An SQL has moved into the Decision and Action end of the funnel. At this point, they already know about your product/services. What they’re after now is a juicy bit of content that goes into depth about how your brand and its fancy product/services can solve their problems.
They need convincing, basically. This is where you roll out the sales content. Why you are better than the rest, what makes your company the perfect fit and why are your products/services are tailormade for the prospect..
Sales content is where numbers are thrown down like a royal flush and names are dropped like you’re boasting about that time you blagged your way backstage at the Brits.
Convince people with impressive stats, sales figures and previous clients.
This can be done with email templates for follow-up emails, outreach emails and check-in emails, case studies (“we did this for this person and look at what a difference it made”), webinars, product demos, SlideShare presentations and one-pagers.
And use data collected at the marketing end of the funnel, such as job title and company size, to segment your audience so that you can serve up personalised content (emails, blog posts, articles and case studies).
Content that’s tailored specifically for the person in question goes down a right treat:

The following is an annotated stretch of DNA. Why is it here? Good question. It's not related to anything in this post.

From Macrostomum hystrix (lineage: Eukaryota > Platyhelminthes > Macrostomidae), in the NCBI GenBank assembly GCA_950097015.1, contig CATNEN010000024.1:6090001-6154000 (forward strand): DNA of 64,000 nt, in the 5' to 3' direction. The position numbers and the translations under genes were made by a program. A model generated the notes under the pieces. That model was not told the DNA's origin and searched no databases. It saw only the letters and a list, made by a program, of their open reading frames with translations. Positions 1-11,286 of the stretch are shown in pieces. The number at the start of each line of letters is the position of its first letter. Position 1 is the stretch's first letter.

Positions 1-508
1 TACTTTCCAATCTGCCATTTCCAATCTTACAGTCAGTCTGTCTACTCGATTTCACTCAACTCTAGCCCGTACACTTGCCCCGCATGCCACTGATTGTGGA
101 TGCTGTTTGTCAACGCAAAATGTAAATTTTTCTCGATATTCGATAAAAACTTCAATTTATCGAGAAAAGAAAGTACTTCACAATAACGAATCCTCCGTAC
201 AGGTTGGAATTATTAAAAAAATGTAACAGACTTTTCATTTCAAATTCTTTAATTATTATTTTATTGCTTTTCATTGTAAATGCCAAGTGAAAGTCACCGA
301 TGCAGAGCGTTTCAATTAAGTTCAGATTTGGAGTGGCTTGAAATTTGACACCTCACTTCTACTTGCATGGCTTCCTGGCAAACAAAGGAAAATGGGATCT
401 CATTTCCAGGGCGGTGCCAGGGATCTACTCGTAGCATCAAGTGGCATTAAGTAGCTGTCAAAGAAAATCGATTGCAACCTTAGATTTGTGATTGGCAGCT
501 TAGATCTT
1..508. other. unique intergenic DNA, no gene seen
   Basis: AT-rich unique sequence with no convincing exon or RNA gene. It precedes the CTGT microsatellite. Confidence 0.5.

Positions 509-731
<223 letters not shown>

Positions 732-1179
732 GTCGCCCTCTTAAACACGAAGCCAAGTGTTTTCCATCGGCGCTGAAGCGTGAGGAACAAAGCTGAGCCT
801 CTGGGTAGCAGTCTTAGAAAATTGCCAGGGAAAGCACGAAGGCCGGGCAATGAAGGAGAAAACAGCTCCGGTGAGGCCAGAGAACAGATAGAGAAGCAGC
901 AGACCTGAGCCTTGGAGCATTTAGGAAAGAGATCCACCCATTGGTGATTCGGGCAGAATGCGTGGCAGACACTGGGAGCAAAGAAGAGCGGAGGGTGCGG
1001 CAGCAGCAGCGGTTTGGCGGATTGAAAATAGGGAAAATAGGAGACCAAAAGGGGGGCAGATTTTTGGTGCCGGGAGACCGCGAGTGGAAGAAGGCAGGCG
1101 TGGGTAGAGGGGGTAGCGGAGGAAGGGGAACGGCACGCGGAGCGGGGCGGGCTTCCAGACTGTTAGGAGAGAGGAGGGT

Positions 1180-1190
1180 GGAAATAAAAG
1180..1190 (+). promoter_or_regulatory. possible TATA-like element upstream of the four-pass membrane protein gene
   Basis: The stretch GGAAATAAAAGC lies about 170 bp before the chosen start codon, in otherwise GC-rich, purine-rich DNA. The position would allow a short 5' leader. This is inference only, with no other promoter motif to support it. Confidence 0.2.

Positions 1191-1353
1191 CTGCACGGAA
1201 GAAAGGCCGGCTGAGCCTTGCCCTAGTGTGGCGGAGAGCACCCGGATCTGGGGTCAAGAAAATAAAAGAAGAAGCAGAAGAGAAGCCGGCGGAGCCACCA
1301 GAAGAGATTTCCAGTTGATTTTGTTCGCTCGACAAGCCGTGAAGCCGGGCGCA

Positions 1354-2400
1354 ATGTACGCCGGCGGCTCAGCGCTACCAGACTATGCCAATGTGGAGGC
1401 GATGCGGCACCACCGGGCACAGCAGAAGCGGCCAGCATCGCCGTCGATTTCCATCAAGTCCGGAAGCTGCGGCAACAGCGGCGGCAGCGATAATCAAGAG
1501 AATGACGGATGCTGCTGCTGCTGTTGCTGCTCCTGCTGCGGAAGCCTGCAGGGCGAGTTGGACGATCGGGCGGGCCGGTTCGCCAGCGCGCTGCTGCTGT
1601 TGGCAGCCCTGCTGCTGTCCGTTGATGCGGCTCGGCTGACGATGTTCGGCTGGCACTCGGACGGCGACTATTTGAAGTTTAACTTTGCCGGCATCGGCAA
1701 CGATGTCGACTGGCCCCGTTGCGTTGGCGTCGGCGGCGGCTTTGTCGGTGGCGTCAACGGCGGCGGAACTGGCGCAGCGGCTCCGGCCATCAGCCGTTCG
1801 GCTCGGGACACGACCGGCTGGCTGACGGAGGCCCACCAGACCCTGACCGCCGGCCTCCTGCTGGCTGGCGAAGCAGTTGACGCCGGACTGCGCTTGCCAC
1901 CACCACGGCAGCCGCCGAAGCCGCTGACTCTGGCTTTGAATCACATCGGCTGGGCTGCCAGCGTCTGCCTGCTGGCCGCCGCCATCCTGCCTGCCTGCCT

Whether you’re a small business with a single marketing and sales team or a company large enough to have separate teams that can’t stand the sight of each other, finding that sweet spot between content that charms and content that convinces is all about pulling in the same direction.
Marketing and sales alignment, they call it.
And companies with good sales and marketing practices in place generate 208% more revenue from their marketing efforts, so it’s worth doing.
Get everyone and everything on the same page. Be clear on your ideal customer, give sales reps input on content creation and produce content that speaks to customers at both ends of the funnel.
Do all that you’ll be as happy as Kermit with a banjo.
Not a saying you’ve heard of? Just look at his little face.
I had the great honour of collaborating on this post with my pal over at That Content Shed, Gareth Hancock.